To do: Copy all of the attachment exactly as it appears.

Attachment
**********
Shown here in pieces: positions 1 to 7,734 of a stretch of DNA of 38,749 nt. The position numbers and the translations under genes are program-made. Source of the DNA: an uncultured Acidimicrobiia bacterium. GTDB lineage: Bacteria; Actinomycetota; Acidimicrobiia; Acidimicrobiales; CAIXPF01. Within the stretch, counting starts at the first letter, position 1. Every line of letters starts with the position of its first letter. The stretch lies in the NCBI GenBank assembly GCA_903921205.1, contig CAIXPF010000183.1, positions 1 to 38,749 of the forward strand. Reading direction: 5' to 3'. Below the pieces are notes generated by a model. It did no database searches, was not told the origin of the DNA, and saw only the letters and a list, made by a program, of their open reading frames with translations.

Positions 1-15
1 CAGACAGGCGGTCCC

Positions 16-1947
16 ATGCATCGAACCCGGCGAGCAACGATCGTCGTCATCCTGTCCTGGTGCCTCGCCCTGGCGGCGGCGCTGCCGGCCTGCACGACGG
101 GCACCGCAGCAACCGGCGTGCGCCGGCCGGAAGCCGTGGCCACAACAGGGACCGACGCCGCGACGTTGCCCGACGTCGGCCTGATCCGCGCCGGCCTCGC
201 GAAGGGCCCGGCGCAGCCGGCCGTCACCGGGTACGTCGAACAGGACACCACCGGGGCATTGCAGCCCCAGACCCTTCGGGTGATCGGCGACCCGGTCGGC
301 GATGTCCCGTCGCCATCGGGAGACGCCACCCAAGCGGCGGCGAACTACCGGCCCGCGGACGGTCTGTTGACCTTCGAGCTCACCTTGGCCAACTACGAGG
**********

Shown here in pieces: positions 1 to 7,734 of a stretch of DNA of 38,749 nt. The position numbers and the translations under genes are program-made. Source of the DNA: an uncultured Acidimicrobiia bacterium. GTDB lineage: Bacteria; Actinomycetota; Acidimicrobiia; Acidimicrobiales; CAIXPF01. Within the stretch, counting starts at the first letter, position 1. Every line of letters starts with the position of its first letter. The stretch lies in the NCBI GenBank assembly GCA_903921205.1, contig CAIXPF010000183.1, positions 1 to 38,749 of the forward strand. Reading direction: 5' to 3'. Below the pieces are notes generated by a model. It did no database searches, was not told the origin of the DNA, and saw only the letters and a list, made by a program, of their open reading frames with translations.

Positions 1-15
1 CAGACAGGCGGTCCC

Positions 16-1947
16 ATGCATCGAACCCGGCGAGCAACGATCGTCGTCATCCTGTCCTGGTGCCTCGCCCTGGCGGCGGCGCTGCCGGCCTGCACGACGG
101 GCACCGCAGCAACCGGCGTGCGCCGGCCGGAAGCCGTGGCCACAACAGGGACCGACGCCGCGACGTTGCCCGACGTCGGCCTGATCCGCGCCGGCCTCGC
201 GAAGGGCCCGGCGCAGCCGGCCGTCACCGGGTACGTCGAACAGGACACCACCGGGGCATTGCAGCCCCAGACCCTTCGGGTGATCGGCGACCCGGTCGGC
301 GATGTCCCGTCGCCATCGGGAGACGCCACCCAAGCGGCGGCGAACTACCGGCCCGCGGACGGTCTGTTGACCTTCGAGCTCACCTTGGCCAACTACGAGG